Dana35 Drum to Disc Conversion
After installing bigger tires, gears, lockers and every conceivable piece of armor and I'm sure I'm missing some its been a big concern of mine to upgrade the brakes to something that will provide not only day to day braking, but also provide a means to stop in an emergency if the need arrives. My choices where pretty slim. I could of bought a Teraflex disc conversion kit, or a TSM disc brake conversion kit. However at the moment they are out of my budget because you are buying brand new right out of the box solutions. There is nothing wrong with a brand new setup however I couldn't stomach the idea of paying 500-600 for a conversion kit so I waited.
Out of the blue I kept seeing references to a 96 ZJ Grand Cherokee swap. I was even told it was a direct bolt on if your donor Jeep is a Dana35. I called around in my local area and I couldn't seem to track down a donor for my project. Again I gave up and decided to pursue other projects and its been 6months in the making. A buddy of mine
45 degree double flare in tubing
There are several types of flares used. Most automotive brake lines use a 45 degree double flare, otherwise know as an inverted flare. However more modern vehicles are made with bubble flares. Don't confuse these with AN flares which are a 37 degree single flare. Then there are pipe fittings, but that's another story.
A brake tube with a bubble flare is shown on the left in the first picture below, and a double flare is shown on the tube to the right in that picture. You can see how the double flare will fit into the female inverted flare fittings shown in the second picture.
Brake Shoe Adjustment
On an old Willys, the brake shoes must be manually adjusted to compensate for lining wear. If the clearance is too much, excessive pedal travel will be required before the shoes contact the drums. This can give the misleading impression of air in the lines. While not difficult, few people are familiar with the adjustment process anymore. Later models have only two upper adjustment points per wheel, but the CJ-2A and CJ-3A have two at the top and two at the bottom
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Submitted by Code3TJ on 07/11/04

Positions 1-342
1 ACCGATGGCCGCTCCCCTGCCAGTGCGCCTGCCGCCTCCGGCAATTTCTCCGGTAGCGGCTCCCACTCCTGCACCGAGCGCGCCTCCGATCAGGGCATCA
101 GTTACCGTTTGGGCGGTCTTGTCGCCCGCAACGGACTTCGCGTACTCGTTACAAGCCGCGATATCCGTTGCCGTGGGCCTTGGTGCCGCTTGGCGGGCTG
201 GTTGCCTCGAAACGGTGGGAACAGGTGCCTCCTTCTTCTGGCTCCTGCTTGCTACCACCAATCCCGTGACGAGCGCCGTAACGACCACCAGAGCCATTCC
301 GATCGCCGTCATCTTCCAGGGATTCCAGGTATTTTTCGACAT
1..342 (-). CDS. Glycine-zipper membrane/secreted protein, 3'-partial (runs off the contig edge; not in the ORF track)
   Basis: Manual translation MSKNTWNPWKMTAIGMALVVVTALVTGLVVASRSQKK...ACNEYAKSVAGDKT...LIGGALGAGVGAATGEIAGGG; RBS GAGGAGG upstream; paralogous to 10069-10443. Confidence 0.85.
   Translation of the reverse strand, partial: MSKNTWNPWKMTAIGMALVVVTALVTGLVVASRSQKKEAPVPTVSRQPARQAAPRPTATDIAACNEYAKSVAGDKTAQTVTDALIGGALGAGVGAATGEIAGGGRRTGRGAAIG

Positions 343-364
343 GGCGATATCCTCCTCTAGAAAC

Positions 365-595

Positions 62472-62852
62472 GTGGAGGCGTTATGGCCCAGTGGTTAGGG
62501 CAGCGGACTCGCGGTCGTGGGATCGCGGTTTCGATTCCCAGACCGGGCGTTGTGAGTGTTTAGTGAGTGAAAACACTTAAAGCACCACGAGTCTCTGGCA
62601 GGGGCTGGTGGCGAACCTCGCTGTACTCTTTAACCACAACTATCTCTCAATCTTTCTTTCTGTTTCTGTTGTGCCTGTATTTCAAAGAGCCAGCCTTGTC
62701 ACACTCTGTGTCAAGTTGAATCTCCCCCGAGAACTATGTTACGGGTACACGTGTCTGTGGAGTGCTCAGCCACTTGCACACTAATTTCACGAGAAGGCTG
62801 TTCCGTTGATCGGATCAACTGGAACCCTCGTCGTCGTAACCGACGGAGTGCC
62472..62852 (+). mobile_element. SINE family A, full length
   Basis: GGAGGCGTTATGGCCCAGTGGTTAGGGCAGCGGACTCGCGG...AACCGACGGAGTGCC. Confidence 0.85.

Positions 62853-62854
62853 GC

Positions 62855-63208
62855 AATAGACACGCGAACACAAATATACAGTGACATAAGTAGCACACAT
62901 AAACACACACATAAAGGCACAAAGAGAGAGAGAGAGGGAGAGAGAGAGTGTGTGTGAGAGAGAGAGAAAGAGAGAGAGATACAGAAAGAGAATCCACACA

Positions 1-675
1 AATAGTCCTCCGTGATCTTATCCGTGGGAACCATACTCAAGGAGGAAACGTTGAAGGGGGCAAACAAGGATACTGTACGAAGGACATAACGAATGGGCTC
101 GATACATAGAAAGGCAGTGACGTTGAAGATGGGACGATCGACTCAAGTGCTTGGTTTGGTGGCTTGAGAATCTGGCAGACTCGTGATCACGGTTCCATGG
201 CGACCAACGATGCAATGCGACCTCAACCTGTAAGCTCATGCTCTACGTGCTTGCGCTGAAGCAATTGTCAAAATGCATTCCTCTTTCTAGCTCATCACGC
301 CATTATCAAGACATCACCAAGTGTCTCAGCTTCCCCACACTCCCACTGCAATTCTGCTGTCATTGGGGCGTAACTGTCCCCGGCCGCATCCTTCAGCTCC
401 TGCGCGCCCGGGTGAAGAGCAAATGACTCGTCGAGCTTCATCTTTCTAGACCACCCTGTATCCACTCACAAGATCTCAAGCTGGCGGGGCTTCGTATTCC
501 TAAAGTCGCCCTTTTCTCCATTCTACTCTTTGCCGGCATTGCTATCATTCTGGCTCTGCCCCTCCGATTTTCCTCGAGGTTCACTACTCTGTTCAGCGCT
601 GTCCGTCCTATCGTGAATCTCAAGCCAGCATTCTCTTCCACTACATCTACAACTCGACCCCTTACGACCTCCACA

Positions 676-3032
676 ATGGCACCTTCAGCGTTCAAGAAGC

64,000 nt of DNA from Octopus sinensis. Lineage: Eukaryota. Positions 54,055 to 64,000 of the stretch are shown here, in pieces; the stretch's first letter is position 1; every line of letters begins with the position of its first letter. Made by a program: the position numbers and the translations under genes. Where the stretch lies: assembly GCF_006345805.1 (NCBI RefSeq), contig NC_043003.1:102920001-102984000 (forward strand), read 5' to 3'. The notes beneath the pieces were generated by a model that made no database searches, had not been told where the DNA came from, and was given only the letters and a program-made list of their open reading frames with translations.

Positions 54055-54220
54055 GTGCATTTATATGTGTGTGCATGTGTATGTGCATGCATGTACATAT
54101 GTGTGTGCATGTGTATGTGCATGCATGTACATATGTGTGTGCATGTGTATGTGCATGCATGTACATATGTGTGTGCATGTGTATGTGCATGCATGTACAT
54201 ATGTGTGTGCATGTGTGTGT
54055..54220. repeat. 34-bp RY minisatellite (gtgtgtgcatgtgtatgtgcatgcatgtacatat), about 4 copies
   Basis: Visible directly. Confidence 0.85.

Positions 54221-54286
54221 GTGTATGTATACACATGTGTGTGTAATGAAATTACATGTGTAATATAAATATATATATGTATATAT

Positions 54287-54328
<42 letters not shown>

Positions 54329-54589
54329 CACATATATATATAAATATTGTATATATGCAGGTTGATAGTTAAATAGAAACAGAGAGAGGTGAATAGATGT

Cheap extended YJ Brake lines
So you've added that suspension lift you've always wanted. Got those sway bar disconnects, too. Unbolted the track bar, huh? With all that extra suspension travel, you're stock brake lines are now are too short. Instead of using those cheap extension brackets that most lifts give you, here's a better idea. This one costs nothing to do and only takes a few minutes to accomplish.
Well, on the TJ and XJ, Chrysler extended the hard brake line down the side of the frame so it is closer to the brake caliper. On the YJ, they left the brake line. on top of the frame which really limits the brake line. length if you lift the suspension. So what is one to do? Well, how about copy what the Factory did on other Jeeps? Take a peak behind the frame and there will be a few plastic clips that hold the hard line in place. Carefully unclip the brake line. and let it hang for now. Now comes the messy part. You have to disconnect the rubber brake line from the hard line.
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Submitted by kizer on 04/13/04
CJ 11" Drum Swap
The factory 9" drum brakes that came on our beloved early Jeeps leave a lot to be desired. Stopping power is not one of their greatest attributes. Luckily enough, there is an easy way to improve the braking of the early Jeep. This method is known as the 11" drum brake swap and is probably the oldest and simplest way to improve braking on early Jeeps. Depending on how and where you get your parts, it can be very cheap as well.
Please note that this modification can be performed almost identically on any 1945-1971 Jeep CJ. Therefore, although the title is early CJ5 11" drum swap, this applies to all CJ's falling between these model years. Please also remember that even though this modification should greatly improve the braking performance of your Jeep, if done incorrectly, the results can be harmful to you and your Jeep's health. While it is a simple modification, a minor mistake with brake work can cause complete brake failure. Even the least technical person can understand that.
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Submitted by Code3TJ on 06/20/04
CJ Extended Brake Hoses
When installing a suspension lift, among other things, proper front brake line rubber hose length and routing must be adressed. Lifts under 4" may not need changes, but the suspension should be fully cycled to check. A ramp is good for this. Lifting one corner exaggerates the problem since the frame tends to rotate over the axles. One approach requires a bit more engineering, but offers good extension and protection of lines. The two front lines off the proportioning valve are combined into a brake tee to a rubber hose from a rear application. The hose goes to another tee mounted on the differential and steel line is then attached and run down each axle tube terminating with short rubber lines to the calipers.
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Submitted by Code3TJ on 07/26/04
CJ Hydro boost power brakes
Before I start, I need to say that your brake system is, without a doubt, one of the most important systems on your rig. If it is modified incorrectly and fails YOU COULD BE RESPONSIABLE FOR THE INJURY/DEATH of yourself, passingers(family) and everyone driving near you at that time. If you do not have a professional ability in this field, DON"&T EVEN ATTEMPT TO MODIFY YOUR BRAKE SYSTEM. Find a professional and pay them to do it right the frist time, its worth the money.
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Submitted by kizer on 10/25/03